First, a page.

• Anti-Anxiety Medications: Many people going through withdrawal from Vyvanse will experience anxiety. Acute anxiety can be treated medically with several different medications. The individual drug use history and the severity of the symptoms will play a big role in the type of medication prescribed. Doctors may prescribe benzodiazepines like Valium or Xanax (which can also help with sleep), or less potent anxiolytics such as buspirone.
  • Antidepressants: Depression or mood disorders are common during the early stages of detox. The medications in this category would typically be prescribed as part of a long-term treatment plan. Prozac, Paxil, and Zoloft are some of the most well-known antidepressants. These medications are effective at treating depression because they correct chemical imbalances in the brain.

A thorough understanding of the patient’s medical history, as well as ongoing observation during detox, will assist the staff in creating personalized medication plans. Prescriptions that are part of a long-term treatment plan can be coordinated with the patient’s primary health care provider, if applicable.

Detox Treatments

Complete detoxification is achieved when all traces of Vyvanse have left the system, however, for many people, more is needed to remain free from using. This is where the therapeutic options offered by Vyvanse detox centers are an indispensable aspect of recovery. Therapy can come in a variety of forms, each focused on different outcomes:

Talk Therapy

Talk Therapy can be administered in a variety of ways. Typically, talk therapy would take place in a one-on-one setting with a therapist. Using a variety of techniques therapists can address the underlying issues that often contribute to Vyvanse abuse. Talk therapy can help build skills that will continue to pay dividends well into the future. Communication skills, stress-reduction, self-care, and relapse prevention are all common goals in talk therapy that are beneficial during and after the acute detox process has been completed.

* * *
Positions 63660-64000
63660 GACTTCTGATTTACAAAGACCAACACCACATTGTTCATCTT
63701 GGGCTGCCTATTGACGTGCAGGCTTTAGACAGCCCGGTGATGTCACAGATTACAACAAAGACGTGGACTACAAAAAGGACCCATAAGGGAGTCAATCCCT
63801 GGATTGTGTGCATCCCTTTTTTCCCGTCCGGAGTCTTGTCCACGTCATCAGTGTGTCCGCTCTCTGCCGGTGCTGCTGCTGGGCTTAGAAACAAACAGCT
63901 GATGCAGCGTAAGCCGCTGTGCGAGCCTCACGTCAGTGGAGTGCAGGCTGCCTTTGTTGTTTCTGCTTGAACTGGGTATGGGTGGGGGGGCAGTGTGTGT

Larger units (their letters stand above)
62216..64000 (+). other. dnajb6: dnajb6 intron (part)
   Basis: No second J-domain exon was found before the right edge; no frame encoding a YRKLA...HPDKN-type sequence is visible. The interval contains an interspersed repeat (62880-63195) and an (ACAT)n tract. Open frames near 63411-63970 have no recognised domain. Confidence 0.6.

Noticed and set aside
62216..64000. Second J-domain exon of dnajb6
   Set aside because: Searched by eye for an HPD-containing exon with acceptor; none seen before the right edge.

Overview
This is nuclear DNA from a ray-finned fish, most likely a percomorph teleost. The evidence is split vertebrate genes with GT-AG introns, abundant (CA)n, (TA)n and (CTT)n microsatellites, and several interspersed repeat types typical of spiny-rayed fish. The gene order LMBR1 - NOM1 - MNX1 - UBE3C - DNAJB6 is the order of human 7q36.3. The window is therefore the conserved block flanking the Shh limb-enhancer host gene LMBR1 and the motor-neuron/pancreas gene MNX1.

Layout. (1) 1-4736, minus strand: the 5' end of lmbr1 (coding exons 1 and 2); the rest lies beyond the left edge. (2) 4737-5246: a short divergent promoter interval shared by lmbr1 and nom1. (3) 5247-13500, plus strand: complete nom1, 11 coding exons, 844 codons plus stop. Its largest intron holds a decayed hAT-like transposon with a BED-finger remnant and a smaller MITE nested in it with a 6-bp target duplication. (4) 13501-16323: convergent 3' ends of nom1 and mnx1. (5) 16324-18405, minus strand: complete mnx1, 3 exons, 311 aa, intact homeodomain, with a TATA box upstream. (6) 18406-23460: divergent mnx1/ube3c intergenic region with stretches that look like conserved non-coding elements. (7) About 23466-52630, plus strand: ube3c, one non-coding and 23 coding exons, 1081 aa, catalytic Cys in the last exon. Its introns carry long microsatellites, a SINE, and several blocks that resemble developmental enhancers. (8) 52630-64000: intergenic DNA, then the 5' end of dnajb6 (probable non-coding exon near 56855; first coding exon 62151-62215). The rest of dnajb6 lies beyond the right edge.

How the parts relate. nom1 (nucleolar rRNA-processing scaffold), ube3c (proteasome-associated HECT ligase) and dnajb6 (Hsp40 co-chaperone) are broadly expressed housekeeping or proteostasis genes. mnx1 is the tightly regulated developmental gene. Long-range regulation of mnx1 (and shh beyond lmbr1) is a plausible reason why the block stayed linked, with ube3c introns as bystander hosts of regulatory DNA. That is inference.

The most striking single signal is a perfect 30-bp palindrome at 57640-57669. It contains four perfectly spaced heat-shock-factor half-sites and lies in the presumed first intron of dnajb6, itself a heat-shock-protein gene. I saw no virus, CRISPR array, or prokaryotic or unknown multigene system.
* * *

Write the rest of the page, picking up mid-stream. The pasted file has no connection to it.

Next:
Family Therapy

Vyvanse use can disrupt even the closest of families. Especially in younger people who abused Vyvanse, family therapy is an opportunity to not only heal from the trauma of substance use but to build stronger more meaningful connections. Family therapy would be facilitated by a therapist who would use techniques to enable communication, trust, understanding, and connection.

Group Therapy

It’s not uncommon for someone who has struggled with Vyvanse use disorder to withdraw and isolate, taking their feelings and emotions with them. This black hole of addiction can be incredibly hard to escape from. Group therapy can help address these problems. By connecting someone with others who share a similar experience, or similar problems, group therapy can break down walls, and encourage growth and expression.

Continuing Care

Detox will ensure Vyvanse has been effectively removed from the body but there is still work to be done. Vyvanse treatment centers will offer intensive therapy on a flexible schedule that provides minimal disruption to someone’s daily routine. By offering treatment in flexible installments over a longer period (typically 30-90 days), it can be easy to incorporate treatment into everyday life. This can be a great next step for anyone looking to live a life free from addiction. Recovery is possible!